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News Archive    Printer Version April 2, 2007   

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Oy vey! The Reappearance of the Nazi Eva Principle!

"Be a hausfrau for Germany? That's Nazi talk"

Source:  The Sunday Times - April 1, 2007
By Nicola Smith

A former top German television newsreader has been accused of evoking the Nazi era with a campaign to encourage women to choose motherhood instead of emancipation and highflying careers.

Eva Herman, 47, is urging women to leave the workplace and embrace a pre-feminist ideal of home-making, cake-baking and child-rearing to save a country with one of Europe's lowest birth rates: 1.3 children per woman.

"If we carry on in the same way as we have been, then in 100 years' time we will no longer exist. Germany and Europe will die out," she said last week.

According to Herman, mothers should be paid �11,000 to �13,500 as "family managers". Her views are expounded in a book that she has filled with letters from disillusioned career women who found salvation in motherhood.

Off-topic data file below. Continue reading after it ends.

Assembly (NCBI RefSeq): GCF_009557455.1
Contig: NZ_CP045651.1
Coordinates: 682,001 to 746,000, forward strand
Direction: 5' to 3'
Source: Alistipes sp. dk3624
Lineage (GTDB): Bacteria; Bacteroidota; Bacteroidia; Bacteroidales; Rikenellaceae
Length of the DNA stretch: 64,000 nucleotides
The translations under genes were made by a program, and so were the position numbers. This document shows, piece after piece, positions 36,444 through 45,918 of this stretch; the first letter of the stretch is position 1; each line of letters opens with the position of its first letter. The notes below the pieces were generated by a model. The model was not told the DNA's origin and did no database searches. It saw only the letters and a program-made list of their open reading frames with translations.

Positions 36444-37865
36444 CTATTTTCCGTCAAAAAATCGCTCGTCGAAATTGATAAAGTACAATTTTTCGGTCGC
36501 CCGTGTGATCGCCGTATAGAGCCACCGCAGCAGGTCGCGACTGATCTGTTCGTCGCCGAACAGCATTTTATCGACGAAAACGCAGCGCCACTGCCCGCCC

Feminists have been incensed. One of the fiercest critics has been Alice Schwarzer, a feminist campaigner and magazine editor, who described Herman's theories as "gibberish between a Stone Age bat and a Mother's Cross" - the Nazi medal of honour awarded to mothers of more than three children.

Herman replied that it was dangerous to link the desire for a family with the darkest time in Germany's history. "During the National Socialist era mothers were separated from their children. It is absurd to make that link," she said.

Herman, once voted Germany's most popular newsreader, said her career ambitions began to wane when she became pregnant at 38. Last August she left her job on Tagesschau, Germany's most prestigious television news programme, to campaign.

In her first book, The Eva Principle, she argued that the failure of women to stay at home was leading to family breakdown and a "soulless society". Her views struck a raw nerve and more than 100,000 copies of the book were sold in 10 days.

She has failed to convince Werner Herman, her former husband. "Dear Eva," he wrote. "You were the one who always wanted to pursue a career and you were the one, not I, who did not want to have children. You didn't do the housework because we had a maid..."

Herman responded: "I had three marriages and one child. One marriage with three children would have been better."

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